SYPALA which is spearheaded by IMANI launched its first ever seminar in 2007 at the Ashesi University Campus. It was in collaboration with Ashesi University, CATO Institute, European Enterprise Institute and the Staley Foundation. This program under the IMANI Summer University (IMSU) led a five day seminar which had over 60 carefully selected and illustrious participants from a range of Universities and professionals in Ghana, West Africa, the USA and the UK. Some of the Universities represented were the University of Ghana, Kwame Nkrumah University of Science and Technology, Institute of Professional Studies (now University of Professional Studies, Accra), Kumasi Polytechnic, London School of Journalism, among others. Some professionals from organizations such as the Free Africa Foundation, Center for Ethics and Technological Development and the Quorum Corporate Services also attended. The theme for the summit was “Inspiring African Transformation” signifying the beginning of a wave in which Africa would continuously transform herself for the betterment / prosperity of her citizens.
The speakers for the program were Dr. Robert Darko Osei, Dr. Yaw Adarkwah Antwi, Reverend Daniel Ogbammey Tetteh, Ms. June Arunga, Mr. Kofi Bentil, Mr. Franklin Cudjoe, Mr. Peter Jungen and Mr. Kojo Oppong-Nkrumah. The aim of this first seminar was to give birth to a generation of intellectually conscious future leaders who were willing to explore freedom and pursue goals for the benefit of all in society.
The first speaker, Dr. Robert Darko Osei spoke on the theme, Why Africa Should Forget Foreign Aid and in this expository on aid he discussed the various forms of aid countries were subject to ranging from physical cash to technical assistance. He discussed its impact in terms of whether a country was able to show clear and measurable results attributed from this aid and whether its significance could be seen in their economies and political systems. He also covered whether aid when given does indeed reach its proposed target. At the end of the session, it was clear that the willingness of a donor country to provide aid to another nation could lead to another set of problems such as mismanagement of resources, corruption, among others. Participants had some light shed on questions which arose such as:
- The correlation between Africa’s development and foreign aid
- Whether Africa can wean itself off aid dependency and
- Consequences of Africa’s over-dependence on foreign aid
Although there is no right answer or school of thought for these questions, a strong theme that clearly emanated through discussions was that, foreign aid may be more detrimental to Africa than we see as there is sufficient evidence of how the said aid is used by developed countries to bribe Africans into accepting the injustice posed by the former’s interference in world markets. There was hope that Africa may begin to turn her fortunes around for the better by reducing her dependence on foreign aid. The talk on foreign aid was especially important as annually about 1% of the US budget goes towards aid in Africa and allowed participants to be good judges and draw conclusions on the impact of whether this aid does help countries or falls in the hands of some corrupt officials who pocket these monies for their personal enrichment.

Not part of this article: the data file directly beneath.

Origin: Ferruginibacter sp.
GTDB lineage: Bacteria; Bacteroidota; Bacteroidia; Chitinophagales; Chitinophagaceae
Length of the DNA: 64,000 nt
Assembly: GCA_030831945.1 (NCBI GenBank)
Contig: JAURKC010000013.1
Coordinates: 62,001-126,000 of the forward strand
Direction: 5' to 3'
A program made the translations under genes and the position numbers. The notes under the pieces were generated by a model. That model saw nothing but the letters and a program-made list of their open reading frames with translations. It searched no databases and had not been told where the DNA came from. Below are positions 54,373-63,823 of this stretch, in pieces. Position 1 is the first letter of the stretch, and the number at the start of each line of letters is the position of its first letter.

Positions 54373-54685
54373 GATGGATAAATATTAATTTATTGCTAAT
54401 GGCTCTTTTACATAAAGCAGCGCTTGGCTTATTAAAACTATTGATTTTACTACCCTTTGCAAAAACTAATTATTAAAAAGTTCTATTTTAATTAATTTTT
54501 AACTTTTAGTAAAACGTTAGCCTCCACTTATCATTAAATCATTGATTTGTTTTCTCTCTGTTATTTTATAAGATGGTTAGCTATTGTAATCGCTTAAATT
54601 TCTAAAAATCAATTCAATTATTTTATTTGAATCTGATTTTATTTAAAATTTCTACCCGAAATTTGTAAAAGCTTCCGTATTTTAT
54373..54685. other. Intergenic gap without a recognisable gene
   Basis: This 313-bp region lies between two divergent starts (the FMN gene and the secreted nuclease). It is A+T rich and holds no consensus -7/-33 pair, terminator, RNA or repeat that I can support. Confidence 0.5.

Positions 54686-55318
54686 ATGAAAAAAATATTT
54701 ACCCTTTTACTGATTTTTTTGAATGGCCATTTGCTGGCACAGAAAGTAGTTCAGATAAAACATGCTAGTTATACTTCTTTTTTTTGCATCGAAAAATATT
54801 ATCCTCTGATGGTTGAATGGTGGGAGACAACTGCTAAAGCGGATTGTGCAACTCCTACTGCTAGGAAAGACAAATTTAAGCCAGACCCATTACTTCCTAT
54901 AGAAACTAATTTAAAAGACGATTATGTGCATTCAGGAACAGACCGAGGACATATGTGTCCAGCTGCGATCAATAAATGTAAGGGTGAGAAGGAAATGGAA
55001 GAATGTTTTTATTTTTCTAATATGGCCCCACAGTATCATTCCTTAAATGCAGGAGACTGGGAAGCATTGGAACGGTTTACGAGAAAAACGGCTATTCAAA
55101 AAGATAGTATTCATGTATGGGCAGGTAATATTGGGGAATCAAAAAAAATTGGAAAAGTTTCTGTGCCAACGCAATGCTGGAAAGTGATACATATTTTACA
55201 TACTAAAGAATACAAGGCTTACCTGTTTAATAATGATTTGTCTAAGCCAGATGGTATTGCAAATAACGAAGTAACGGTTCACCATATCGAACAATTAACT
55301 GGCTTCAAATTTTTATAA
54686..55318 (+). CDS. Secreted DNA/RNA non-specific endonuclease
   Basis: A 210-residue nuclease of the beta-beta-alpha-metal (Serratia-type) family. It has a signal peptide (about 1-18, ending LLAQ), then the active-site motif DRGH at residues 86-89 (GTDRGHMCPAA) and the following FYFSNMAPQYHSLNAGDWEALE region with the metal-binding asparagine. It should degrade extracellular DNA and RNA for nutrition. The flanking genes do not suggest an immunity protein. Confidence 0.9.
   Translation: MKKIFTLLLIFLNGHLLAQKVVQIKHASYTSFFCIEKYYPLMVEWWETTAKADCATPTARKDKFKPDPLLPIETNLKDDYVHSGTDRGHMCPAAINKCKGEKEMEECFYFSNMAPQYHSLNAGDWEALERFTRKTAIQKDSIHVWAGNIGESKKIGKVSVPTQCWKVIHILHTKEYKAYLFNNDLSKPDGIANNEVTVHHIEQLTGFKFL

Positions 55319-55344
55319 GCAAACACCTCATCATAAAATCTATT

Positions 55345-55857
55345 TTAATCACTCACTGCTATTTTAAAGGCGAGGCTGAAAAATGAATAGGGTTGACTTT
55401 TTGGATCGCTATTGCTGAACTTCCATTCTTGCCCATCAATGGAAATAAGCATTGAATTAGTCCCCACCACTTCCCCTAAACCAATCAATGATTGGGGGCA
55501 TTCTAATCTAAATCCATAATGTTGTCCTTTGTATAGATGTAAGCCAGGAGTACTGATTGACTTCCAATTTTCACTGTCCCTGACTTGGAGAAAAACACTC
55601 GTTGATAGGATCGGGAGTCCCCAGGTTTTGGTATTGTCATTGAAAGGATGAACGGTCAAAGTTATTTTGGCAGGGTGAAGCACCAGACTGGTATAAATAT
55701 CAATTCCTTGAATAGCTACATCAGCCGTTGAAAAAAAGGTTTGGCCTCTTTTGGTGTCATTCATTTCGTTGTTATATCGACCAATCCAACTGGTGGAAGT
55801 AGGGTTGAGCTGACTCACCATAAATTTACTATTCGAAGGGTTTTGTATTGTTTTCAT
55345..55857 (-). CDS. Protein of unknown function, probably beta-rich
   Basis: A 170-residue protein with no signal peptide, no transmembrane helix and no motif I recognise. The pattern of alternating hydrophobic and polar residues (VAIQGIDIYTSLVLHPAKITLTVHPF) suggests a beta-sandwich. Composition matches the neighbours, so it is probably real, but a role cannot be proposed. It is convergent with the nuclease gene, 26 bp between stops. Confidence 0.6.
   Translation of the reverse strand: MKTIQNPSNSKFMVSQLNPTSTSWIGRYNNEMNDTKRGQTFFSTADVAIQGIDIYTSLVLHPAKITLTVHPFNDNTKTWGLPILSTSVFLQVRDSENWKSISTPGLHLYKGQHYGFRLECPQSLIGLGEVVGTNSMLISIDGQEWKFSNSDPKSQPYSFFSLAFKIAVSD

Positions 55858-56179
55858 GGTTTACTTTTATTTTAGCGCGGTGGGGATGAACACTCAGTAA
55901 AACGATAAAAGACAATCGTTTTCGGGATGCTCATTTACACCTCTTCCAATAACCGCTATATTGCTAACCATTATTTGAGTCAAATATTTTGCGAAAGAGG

Dr. Osei, the well versed economist gave another talk on the topic, Is Trade a Fair or Free Concept which focused on development with an emphasis on trade. He cited Adam Smith and David Ricardo, the godfathers of economics and reiterated the essence of trade being linked to productivity and specialization because trade has the ability to help a country produce more and do so in more sophisticated ways when techniques such as comparative advantage are employed. In doing this, countries can exchange their surpluses with another country who has a shortfall in that commodity and vice-versa. However, from his lecture it was easy to determine that the trade we see in practice is not convergent with the above assumption as Africa seems to be losing out in the “trade game” although it’s been a key player for many centuries.
This is as a result of the barriers of trade such as indirect subsidies, tariffs, sanitary and “phytosanitary” tactics employed by the more developed countries under the guise of protecting their domestic industries and jobs and kicking imports from the developing countries out. Proponents of free markets continue to argue that the world as a whole will be the beneficiary should trade become freer. Developing countries especially, would be able to participate more on the global market and essentially reduce their dependence on handouts (foreign aid) Fair trade proponents also believe that the use of ‘directed measures’ will balance the relationship between developed and developing countries for instance by employing price controls on an international scale.
At the end of the session, participants were left with questions burning in their minds such as:
- Would developed countries be net losers if they allowed freer trade?
- Is the ‘second-best’ solution for developing countries some form of protection for their domestic industries?